Astron. Astrophys. 362, 333-341 (2000)

## 4. Energy dissipation

The increasing number of strong shocks with increasing wavenumber is qualitatively consistent with the finding of Mac Low (1999) that the total energy dissipation rate increases with the driving wavenumber. To discuss the energy dissipation rate, however, we must first also consider the density within each shock. We have then calculated the power dissipated by artificial viscosity within each shock front, as described in Paper 1. This yields the power dissipated per unit shock speed. We actually calculate in this section the component of the dissipation along the x-axis and the jump Mach number along the x-axis which, given the statistics, represents the true three dimensional `power distribution function'. Numerically, over the whole simulation grid (x,y,z), we identify each compact range along the x-axis for which . For each jump we then find the energy dissipated by artificial viscosity as where C measures the number of zones over which artificial viscosity will spread a shock. This is then binned as a single shock element. The shock number distribution is multiplied by three to account for the energy dissipated in each of the three dimensions. Further details of the method can be found in Paper 1, where its reliability was also verified.

The surface brightness of the shocks, as well as the column density of all the gas within the cube, is displayed in Fig. 6 for a pure hydrodynamic driven example. Note that these are not slices, but we have integrated through the z-direction. Much of the gas has been swept up into a flattened cloud. Many shocks appear sharper when only the x-direction is accounted for since this emphasizes the shocks transverse to the line of sight. Fig. 6. Maps of the column and power dissipated from driven turbulence integrated through the cube along the z-direction. The run is D1 of Klessen et al. 2000, at time t = 2, just before self-gravity was switched on. The long wavelength driving ( ) generates a large cloud structure visible in the column density, the density projected onto the x-y plane. The energy dissipated in the shocks (1) just in the x-direction, (2) in all directions and (3) in just the strongest shocks, are displayed as indicated. The column density is expressed relative to the average (initial) value, and the power loss per image pixel has been amplified by a factor of 1282.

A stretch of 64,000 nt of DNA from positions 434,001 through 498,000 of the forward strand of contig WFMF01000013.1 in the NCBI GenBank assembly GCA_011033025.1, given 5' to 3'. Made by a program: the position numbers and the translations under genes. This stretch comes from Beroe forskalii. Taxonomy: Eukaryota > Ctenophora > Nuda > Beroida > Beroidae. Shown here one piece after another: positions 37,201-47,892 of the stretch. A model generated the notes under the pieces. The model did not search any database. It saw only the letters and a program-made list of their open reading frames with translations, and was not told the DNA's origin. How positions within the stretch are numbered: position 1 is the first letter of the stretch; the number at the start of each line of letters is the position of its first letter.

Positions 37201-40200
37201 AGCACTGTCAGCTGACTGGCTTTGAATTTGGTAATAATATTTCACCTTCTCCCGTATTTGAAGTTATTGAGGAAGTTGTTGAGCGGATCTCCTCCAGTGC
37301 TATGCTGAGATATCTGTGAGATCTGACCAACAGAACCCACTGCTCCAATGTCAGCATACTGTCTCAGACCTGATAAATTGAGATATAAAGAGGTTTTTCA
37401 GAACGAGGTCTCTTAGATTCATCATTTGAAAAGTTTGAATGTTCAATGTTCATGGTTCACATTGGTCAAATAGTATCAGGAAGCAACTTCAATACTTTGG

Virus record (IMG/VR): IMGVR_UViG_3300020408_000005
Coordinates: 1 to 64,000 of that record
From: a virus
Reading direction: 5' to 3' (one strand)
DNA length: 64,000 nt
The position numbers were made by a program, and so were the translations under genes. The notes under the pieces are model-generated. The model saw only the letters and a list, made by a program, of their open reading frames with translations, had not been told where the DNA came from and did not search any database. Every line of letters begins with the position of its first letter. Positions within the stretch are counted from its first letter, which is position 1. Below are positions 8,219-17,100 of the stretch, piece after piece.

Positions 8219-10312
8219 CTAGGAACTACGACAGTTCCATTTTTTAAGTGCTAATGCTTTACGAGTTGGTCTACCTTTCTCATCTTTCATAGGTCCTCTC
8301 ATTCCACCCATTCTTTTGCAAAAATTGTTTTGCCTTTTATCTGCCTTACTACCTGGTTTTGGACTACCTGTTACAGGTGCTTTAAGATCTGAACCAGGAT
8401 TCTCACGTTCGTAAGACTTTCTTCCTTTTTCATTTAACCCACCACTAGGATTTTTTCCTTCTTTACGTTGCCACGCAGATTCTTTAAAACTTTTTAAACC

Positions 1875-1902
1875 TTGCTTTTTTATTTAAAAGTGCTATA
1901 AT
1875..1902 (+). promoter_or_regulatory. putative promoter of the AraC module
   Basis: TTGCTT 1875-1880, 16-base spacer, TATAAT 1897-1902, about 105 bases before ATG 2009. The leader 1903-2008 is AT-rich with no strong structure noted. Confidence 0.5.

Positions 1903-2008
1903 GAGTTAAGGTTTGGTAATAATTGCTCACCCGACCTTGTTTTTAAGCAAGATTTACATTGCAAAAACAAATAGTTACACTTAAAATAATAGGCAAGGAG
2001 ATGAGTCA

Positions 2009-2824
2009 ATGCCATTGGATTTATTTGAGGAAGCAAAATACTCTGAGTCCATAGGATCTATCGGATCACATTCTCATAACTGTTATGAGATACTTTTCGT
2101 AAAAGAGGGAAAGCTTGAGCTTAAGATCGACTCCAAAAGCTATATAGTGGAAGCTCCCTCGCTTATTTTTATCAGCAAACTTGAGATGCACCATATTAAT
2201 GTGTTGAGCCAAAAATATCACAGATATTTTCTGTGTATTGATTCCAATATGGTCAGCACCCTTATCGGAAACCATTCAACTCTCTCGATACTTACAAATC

Dissipating shocks and the density distribution do not correlate very well, although the main cloud contains the main elongated region of dissipation. The most powerful shocks are mainly within the cloud.

We find that the energy dissipation rate also takes on a power law dependence (Fig. 7). In contrast to the number distribution, it is independent of the driving power input. There is also a wavenumber dependence, as shown in Fig. 8. Fig. 7. The rate of energy dissipation from shocks with jump Mach number Mj. The log-log plot demonstrates that power law relation. The 5 curves correspond to the simulations shown in Fig. 1 with increasing input powers dE/dt = (0.1, 0.3, 1, 3, 10). Fig. 8. The distributions of the rate of energy dissipation for the three indicated maximum wavenumbers, corresponding to the number distributions shown in Fig. 2.

The total energy dissipated in the power law section (summing the losses for each direction) can be written The error in the power law index of 1.5 is . The break in the power law is found to occur at as given by Eq. (3). Integrating Eq. (7), we obtain Eq. (3). Thus we have acquired a self-consistent mathematical description.    © European Southern Observatory (ESO) 2000

Online publication: October 30, 19100